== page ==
Dominate Dunn wins SoCon heptathlon

 Dunn dominates SOCON heptathlon

 

   Dorchester's Megan Dunn captures the NCAA Southern Conference heptathlon 

   by over 500 points and sets school record topping 5000 points

Tuesday, May 4, 2021

 

Dunn

 Southern Conference heptathlon champion Megan Dunn, left, with Wofford College teammate Netanya Linares, at the SOCON track and field championships, at Western Carolina University. (photo / courtesy Megan Dunn)




  

        

By Rob J. Ross 

CULLOWHEE, N.C - Standing on top the podium as the 2021 NCAA Southern Conference women's heptathlon champion, Dorchester's Megan Dunn reflected on her accomplishments over four years.

The senior at Wofford College, in Spartanburg, North Carolina, had just set a school record in the heptathlon amassing 5013 points, at the SOCON outdoor track and field championships, at Western Carolina University.

Dunn was the only heptathlete over 5000 points and finished more than 500 ahead of Samford University's Caroline Huff, at 4504. Wofford teammate Netanya Linares was third with 4493 points.

"Amazing. I accomplished exactly what I wanted," said Dunn.

The Dorchester native now holds Wofford school records, for the heptathlon, pentathlon and women's javelin.

Dunn won the pentathlon twice, earlier this year and in 2020. Fourth in the heptathlon in her freshman year in 2018, Dunn moved up to silver in 2019. There was no outdoor season in 2020.

"It is hard to describe honestly," said Dunn, about her achievements. "I never thought I would win conference and definitely not three times. I wanted to grow as an athlete and just do the sport I love. Winning was just the icing on the cake. I had the best four years of my life."

Dunn led the heptathlon after day one's four events, took command by winning both the javelin throw (37.99 metres) and the 800-metre run (2:23.68).

Linares made a threat to retake first place in overall points, pulling to within three points after winning long jump (5.33m), the opening event of day two. Dunn placed third with a best leap of 5.25 metres.

Dunn had moved into first place in the standings after winning the fourth and final event on day one, the 200-metre sprint in 25.47 seconds.

"Winning the 200 felt really good and it was a great way to end day one and head into my better day," Dunn said. "I was relaxed but I wasn't confident. In my past I tended to fault a lot in long jump and I didn't have a great day in jav (open women's event) so I wasn't overly confident. I was more relaxed and focused."

After her day one events in the heptathlon, Dunn warmed up her throwing arm, by placing fourth in women's javelin, at 35.47 metres, but more than five metres short of her personal best mark of 40.63m.

In long jump, Dunn did fault one of her three jump attempts, but landed two over five metres.

By the time of the 800 race, Dunn was the only competitor over 4000 points and held a 300 plus point lead over Linares. The twice around the oval event came down to Dunn and Mia Milasinovic, of Samford University.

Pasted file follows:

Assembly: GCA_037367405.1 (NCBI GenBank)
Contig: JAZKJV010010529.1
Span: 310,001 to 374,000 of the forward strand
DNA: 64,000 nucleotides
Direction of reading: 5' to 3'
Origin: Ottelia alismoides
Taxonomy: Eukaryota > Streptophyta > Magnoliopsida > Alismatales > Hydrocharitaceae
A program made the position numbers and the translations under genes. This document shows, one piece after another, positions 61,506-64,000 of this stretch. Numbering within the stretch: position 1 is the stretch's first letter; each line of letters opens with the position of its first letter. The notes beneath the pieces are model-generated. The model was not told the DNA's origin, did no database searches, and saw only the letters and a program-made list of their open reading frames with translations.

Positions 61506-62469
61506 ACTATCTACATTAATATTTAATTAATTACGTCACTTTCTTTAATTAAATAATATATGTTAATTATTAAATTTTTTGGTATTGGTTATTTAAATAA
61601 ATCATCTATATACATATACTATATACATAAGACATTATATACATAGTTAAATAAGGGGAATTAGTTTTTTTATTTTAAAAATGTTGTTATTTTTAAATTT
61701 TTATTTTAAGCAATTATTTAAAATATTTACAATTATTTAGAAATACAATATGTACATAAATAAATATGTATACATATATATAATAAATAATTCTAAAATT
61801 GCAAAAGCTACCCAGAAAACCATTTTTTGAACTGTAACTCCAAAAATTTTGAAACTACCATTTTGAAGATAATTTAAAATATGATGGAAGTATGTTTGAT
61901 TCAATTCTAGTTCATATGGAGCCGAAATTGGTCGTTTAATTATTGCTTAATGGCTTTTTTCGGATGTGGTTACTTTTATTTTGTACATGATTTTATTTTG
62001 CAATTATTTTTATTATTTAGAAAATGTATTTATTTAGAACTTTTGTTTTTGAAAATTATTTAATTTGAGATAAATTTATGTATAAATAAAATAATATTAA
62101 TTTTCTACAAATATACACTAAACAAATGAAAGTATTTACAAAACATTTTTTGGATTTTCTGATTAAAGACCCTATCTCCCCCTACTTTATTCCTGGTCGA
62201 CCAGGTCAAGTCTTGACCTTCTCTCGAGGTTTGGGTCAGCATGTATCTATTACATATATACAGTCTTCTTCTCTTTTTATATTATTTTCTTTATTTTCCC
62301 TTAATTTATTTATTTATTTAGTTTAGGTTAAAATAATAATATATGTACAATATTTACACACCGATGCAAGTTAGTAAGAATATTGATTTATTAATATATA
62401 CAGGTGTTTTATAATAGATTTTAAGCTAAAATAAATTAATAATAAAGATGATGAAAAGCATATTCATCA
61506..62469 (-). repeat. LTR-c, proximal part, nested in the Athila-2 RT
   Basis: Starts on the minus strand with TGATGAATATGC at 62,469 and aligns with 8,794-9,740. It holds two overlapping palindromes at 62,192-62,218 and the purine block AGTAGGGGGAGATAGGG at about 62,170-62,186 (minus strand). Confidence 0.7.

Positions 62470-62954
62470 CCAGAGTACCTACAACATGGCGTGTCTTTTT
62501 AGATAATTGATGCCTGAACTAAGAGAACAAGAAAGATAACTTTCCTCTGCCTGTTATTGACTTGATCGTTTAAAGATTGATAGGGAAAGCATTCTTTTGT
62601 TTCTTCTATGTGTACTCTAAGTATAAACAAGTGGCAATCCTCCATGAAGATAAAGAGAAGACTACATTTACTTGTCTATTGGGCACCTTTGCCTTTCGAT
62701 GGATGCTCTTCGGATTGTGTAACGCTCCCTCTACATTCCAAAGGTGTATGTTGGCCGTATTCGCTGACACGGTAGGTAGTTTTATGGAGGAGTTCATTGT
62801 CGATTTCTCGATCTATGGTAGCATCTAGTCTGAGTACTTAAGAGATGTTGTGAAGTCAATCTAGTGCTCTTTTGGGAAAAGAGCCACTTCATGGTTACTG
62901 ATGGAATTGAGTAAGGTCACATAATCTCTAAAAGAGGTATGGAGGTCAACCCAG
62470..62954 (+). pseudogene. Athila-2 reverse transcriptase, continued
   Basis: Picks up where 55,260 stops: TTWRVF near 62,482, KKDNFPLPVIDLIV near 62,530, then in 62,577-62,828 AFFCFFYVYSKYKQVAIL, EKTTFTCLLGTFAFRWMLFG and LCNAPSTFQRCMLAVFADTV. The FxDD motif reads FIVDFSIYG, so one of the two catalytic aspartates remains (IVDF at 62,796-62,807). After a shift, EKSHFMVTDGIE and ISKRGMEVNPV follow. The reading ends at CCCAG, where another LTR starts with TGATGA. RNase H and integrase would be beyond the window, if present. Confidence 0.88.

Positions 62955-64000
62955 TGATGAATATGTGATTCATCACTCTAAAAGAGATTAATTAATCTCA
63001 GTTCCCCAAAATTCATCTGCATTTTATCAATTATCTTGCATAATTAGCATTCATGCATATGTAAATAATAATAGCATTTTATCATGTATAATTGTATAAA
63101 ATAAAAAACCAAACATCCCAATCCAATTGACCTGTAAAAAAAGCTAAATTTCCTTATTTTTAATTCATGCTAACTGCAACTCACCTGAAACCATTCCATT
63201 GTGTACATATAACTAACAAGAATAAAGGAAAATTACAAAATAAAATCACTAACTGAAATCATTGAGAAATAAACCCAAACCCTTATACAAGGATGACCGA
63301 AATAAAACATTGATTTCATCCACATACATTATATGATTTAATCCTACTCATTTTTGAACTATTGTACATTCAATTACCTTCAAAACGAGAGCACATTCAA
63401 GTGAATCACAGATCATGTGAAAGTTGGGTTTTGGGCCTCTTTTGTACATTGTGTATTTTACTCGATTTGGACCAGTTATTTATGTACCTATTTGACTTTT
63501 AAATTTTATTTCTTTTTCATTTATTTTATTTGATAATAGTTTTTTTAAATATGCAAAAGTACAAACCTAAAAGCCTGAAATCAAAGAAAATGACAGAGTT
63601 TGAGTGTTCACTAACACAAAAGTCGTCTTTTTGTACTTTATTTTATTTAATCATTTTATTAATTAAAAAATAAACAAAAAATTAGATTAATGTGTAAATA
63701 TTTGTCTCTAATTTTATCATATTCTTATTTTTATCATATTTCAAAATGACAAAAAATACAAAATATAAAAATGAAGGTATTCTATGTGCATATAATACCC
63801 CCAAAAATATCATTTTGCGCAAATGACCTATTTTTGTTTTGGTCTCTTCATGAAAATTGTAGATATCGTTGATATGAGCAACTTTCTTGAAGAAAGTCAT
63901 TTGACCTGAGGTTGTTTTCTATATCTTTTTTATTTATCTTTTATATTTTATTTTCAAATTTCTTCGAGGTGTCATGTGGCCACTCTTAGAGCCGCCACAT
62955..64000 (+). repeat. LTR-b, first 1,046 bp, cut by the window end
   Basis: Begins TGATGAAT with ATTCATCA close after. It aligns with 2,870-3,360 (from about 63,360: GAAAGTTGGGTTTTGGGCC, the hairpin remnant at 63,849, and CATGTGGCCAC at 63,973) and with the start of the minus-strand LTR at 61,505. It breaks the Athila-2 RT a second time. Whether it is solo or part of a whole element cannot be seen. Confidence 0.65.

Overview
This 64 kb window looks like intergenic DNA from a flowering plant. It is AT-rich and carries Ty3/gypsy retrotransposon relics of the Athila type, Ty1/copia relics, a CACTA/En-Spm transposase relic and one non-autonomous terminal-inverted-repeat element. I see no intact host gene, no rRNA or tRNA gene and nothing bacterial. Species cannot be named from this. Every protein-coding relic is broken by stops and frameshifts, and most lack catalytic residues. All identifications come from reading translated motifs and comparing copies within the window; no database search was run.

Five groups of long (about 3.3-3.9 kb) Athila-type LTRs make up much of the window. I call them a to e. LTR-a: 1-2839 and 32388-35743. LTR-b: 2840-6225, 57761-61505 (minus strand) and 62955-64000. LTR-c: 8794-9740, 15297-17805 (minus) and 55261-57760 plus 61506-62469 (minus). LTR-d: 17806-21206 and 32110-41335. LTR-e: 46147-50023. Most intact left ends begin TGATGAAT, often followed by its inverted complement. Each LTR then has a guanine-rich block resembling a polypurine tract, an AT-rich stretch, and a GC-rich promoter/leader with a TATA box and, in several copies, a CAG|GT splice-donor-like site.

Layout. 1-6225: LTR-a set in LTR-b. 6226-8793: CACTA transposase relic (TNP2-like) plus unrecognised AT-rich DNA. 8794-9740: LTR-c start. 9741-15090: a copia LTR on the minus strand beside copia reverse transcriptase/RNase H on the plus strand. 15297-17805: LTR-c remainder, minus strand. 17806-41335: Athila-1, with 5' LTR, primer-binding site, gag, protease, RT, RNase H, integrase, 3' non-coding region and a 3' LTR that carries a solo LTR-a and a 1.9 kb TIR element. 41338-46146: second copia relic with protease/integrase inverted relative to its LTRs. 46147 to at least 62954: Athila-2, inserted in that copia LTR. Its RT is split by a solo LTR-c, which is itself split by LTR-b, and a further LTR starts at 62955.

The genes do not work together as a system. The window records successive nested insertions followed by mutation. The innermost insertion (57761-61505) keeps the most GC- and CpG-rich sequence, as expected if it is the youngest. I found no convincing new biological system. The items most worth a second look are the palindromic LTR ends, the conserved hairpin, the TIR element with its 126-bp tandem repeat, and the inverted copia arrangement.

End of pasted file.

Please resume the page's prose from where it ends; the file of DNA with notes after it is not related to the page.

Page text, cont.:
"With 300 metres to go, Mia passed me and I'm glad she did because I didn't think I go could faster until she passed me. I was able to keep up with her and then I was able to pass her in the last 100 metres. I was running against the clock because I was trying to run as close to 2:20 as I could.

"It was a huge sense of relief when I crossed the line."

Dunn started day one with a second place finish in the 100-metre hurdles (14.78 seconds), followed by a fourth place in high jump (1.57 metres) and third, in shot put (10.55m).

Focused and determined throughout the seven disciplines, emotions got to Dunn just before stepping up on the podium while embracing Wofford coach Johnny Bomar.

"I was so happy standing on the podium," Dunn said. "Moments before when I was hugging my coach was very emotional. As soon as I hugged my coach we started to cry."

Megan also had her mom, Kendra, in attendance watching, while dad, Dave, was home in Dorchester, getting the play by play via text messages.

The conference championships conclude Dunn's career at the Division 1 school. There are no regionals for the heptathlon and only the top 24 ranked athletes are invited to the NCAA championships in June.

"Conference champ doesn't mean that much for NCAA. I would need around 5400 points to go," explained Dunn, adding she thinks she's ranked in the 50-somethings.

Her future as a multi events athlete is doubtful. Dunn will continue her education at Salus University of Pennsylvania College of Optometry, in Philadelphia, later this year. She feels her studies will not allow her to properly train.

"I will not have much time since my schooling will be during the summer as well."

Named All-Conference following the meet, Dunn was also selected as the Southern Conference's student-athlete of the week, thanks to the heptathlon gold and her 3.94 grade point average. The biology major is the first Wofford athlete to earn the award this academic year.

"I take pride in being very organized and having great time management skills, Dunn said. "I worked hard in practice to go to my room and start my work. I didn't have a lot of free time but it was so worth it."

Following the conclusion of the heptathlon, Dunn placed 12th (1.55m) in women's high jump.

Her points helped the Wofford women placed second as a team, the school's best ever showing at conference.

 

 


        rob@hometownplay.ca

 

 

 

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  Dunn repeats as SOCON pentathlon champion

 Golden experience winning pentathlon

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